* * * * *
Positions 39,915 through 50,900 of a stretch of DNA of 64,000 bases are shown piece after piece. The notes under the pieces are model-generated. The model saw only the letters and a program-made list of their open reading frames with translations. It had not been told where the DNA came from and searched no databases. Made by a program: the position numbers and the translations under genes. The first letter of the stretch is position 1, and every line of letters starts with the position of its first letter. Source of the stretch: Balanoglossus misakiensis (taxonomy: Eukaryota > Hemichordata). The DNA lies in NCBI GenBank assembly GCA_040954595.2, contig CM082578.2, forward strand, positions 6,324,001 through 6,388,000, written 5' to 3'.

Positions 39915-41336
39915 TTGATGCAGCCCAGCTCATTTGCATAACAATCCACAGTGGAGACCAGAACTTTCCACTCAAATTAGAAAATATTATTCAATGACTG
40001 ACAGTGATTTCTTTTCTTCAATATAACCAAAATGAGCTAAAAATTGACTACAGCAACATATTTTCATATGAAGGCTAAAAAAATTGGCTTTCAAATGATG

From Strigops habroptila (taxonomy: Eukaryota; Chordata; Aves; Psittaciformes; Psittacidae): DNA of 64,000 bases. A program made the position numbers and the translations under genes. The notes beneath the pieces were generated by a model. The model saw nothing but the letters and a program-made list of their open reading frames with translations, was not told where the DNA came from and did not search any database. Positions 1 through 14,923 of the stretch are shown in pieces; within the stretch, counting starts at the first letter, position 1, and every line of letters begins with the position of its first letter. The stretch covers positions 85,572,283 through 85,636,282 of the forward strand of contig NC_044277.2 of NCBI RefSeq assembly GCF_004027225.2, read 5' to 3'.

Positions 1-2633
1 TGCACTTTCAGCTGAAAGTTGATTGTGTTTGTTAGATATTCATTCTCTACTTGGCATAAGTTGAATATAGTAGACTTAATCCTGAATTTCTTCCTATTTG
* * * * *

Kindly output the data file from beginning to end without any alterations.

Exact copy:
Positions 39,915 through 50,900 of a stretch of DNA of 64,000 bases are shown piece after piece. The notes under the pieces are model-generated. The model saw only the letters and a program-made list of their open reading frames with translations. It had not been told where the DNA came from and searched no databases. Made by a program: the position numbers and the translations under genes. The first letter of the stretch is position 1, and every line of letters starts with the position of its first letter. Source of the stretch: Balanoglossus misakiensis (taxonomy: Eukaryota > Hemichordata). The DNA lies in NCBI GenBank assembly GCA_040954595.2, contig CM082578.2, forward strand, positions 6,324,001 through 6,388,000, written 5' to 3'.

Positions 39915-41336
39915 TTGATGCAGCCCAGCTCATTTGCATAACAATCCACAGTGGAGACCAGAACTTTCCACTCAAATTAGAAAATATTATTCAATGACTG
40001 ACAGTGATTTCTTTTCTTCAATATAACCAAAATGAGCTAAAAATTGACTACAGCAACATATTTTCATATGAAGGCTAAAAAAATTGGCTTTCAAATGATG

From Strigops habroptila (taxonomy: Eukaryota; Chordata; Aves; Psittaciformes; Psittacidae): DNA of 64,000 bases. A program made the position numbers and the translations under genes. The notes beneath the pieces were generated by a model. The model saw nothing but the letters and a program-made list of their open reading frames with translations, was not told where the DNA came from and did not search any database. Positions 1 through 14,923 of the stretch are shown in pieces; within the stretch, counting starts at the first letter, position 1, and every line of letters begins with the position of its first letter. The stretch covers positions 85,572,283 through 85,636,282 of the forward strand of contig NC_044277.2 of NCBI RefSeq assembly GCF_004027225.2, read 5' to 3'.

Positions 1-2633
1 TGCACTTTCAGCTGAAAGTTGATTGTGTTTGTTAGATATTCATTCTCTACTTGGCATAAGTTGAATATAGTAGACTTAATCCTGAATTTCTTCCTATTTG